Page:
Author

Amanda Ellis

Date Approved

2012

Degree Type

Open Access Thesis

Degree Name

Master of Science (MS)

Department

Psychology

Committee Member

Carol Freedman-Doan, PhD, Chair

Committee Member

Michelle Byrd, PhD

Committee Member

Alissa Huth-Bocks, PhD

Abstract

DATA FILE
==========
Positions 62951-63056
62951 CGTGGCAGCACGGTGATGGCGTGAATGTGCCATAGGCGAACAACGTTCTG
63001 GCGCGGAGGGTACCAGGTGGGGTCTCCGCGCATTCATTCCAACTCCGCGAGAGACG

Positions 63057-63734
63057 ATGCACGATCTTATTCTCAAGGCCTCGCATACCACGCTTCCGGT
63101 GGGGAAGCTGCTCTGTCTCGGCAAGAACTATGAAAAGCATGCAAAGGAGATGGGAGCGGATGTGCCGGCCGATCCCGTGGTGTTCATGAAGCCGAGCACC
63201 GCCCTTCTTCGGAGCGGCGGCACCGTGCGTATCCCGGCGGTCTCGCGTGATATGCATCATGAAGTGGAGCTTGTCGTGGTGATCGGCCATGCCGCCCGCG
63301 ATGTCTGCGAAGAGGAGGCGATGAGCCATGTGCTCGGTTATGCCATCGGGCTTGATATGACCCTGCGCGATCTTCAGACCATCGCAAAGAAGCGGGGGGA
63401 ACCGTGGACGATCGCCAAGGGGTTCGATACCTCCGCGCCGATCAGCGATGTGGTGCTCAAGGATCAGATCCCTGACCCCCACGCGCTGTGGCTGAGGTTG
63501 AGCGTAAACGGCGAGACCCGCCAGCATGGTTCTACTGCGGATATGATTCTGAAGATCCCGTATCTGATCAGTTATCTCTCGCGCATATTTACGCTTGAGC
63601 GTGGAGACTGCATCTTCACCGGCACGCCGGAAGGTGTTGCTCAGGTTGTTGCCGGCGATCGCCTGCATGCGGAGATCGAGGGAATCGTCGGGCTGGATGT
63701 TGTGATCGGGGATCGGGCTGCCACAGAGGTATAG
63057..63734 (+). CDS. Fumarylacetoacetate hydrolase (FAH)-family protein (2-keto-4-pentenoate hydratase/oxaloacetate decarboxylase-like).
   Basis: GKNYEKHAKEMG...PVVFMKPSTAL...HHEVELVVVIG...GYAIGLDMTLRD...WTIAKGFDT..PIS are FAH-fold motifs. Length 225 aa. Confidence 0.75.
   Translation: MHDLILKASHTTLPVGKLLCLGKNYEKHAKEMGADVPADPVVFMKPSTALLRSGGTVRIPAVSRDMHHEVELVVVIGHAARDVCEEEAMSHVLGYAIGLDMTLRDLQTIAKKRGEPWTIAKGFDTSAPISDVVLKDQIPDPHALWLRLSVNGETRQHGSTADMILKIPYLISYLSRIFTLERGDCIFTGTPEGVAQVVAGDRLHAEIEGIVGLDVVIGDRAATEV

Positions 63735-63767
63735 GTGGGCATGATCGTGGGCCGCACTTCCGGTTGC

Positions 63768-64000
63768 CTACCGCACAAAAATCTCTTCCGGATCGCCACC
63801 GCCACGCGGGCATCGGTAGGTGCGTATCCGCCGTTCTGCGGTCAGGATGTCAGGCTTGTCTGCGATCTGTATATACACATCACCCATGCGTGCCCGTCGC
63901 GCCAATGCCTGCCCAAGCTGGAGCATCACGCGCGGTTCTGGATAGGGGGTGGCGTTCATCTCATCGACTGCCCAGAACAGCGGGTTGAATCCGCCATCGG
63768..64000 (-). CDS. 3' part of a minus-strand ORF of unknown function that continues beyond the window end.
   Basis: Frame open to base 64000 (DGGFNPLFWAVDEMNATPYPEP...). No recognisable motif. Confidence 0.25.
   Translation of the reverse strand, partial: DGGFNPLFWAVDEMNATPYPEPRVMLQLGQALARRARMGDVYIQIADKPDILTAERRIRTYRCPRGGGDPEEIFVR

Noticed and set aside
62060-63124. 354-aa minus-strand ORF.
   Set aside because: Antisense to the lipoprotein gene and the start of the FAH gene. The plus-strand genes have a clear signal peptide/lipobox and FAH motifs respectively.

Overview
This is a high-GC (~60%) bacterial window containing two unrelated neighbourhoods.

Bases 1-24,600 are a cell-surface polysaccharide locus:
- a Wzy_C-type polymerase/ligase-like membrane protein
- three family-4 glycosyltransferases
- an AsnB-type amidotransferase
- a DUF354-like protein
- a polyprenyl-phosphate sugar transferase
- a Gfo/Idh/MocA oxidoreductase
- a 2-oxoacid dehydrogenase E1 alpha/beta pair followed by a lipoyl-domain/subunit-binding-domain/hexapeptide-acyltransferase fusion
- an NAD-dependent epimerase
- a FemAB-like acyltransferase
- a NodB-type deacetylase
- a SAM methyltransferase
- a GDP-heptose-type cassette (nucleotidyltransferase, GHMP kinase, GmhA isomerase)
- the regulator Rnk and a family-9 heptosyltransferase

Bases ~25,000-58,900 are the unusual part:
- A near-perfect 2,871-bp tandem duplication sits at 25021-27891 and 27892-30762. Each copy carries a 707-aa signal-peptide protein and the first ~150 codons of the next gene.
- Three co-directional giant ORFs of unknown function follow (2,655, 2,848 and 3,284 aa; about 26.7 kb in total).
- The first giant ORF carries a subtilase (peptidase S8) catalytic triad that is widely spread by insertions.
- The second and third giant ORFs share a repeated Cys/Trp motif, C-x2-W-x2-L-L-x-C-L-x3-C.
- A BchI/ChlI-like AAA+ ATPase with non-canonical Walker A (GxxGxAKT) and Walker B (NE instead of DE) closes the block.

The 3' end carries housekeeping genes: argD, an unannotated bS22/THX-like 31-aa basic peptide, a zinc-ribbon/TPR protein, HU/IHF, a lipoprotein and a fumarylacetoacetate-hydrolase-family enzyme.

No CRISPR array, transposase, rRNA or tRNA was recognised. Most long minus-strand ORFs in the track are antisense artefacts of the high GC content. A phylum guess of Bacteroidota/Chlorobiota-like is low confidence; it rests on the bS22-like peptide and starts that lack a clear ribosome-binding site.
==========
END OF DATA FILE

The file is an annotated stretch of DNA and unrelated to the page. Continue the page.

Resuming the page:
There is considerable literature on the individual and interactive effects of childhood behavior and parental discipline on adolescent problem behavior. However, few studies have examined these relationships in older children and how these effects may operate across a longer time span of development. The purpose of the study was to examine the interactive effect of child behavior and maternal discipline in childhood and how their interaction impacts adolescent engagement in later problem behavior utilizing an existing longitudinal data set of low-risk, middle class parents and children (n = 551). Harsh discipline in childhood was found to be significantly positively related to child externalizing behavior and to significantly moderate the relationship between child externalizing behavior and school problem behavior in adolescence such that school problem behavior tends to be higher at higher levels of child externalizing behavior when harsh discipline is high but not low.

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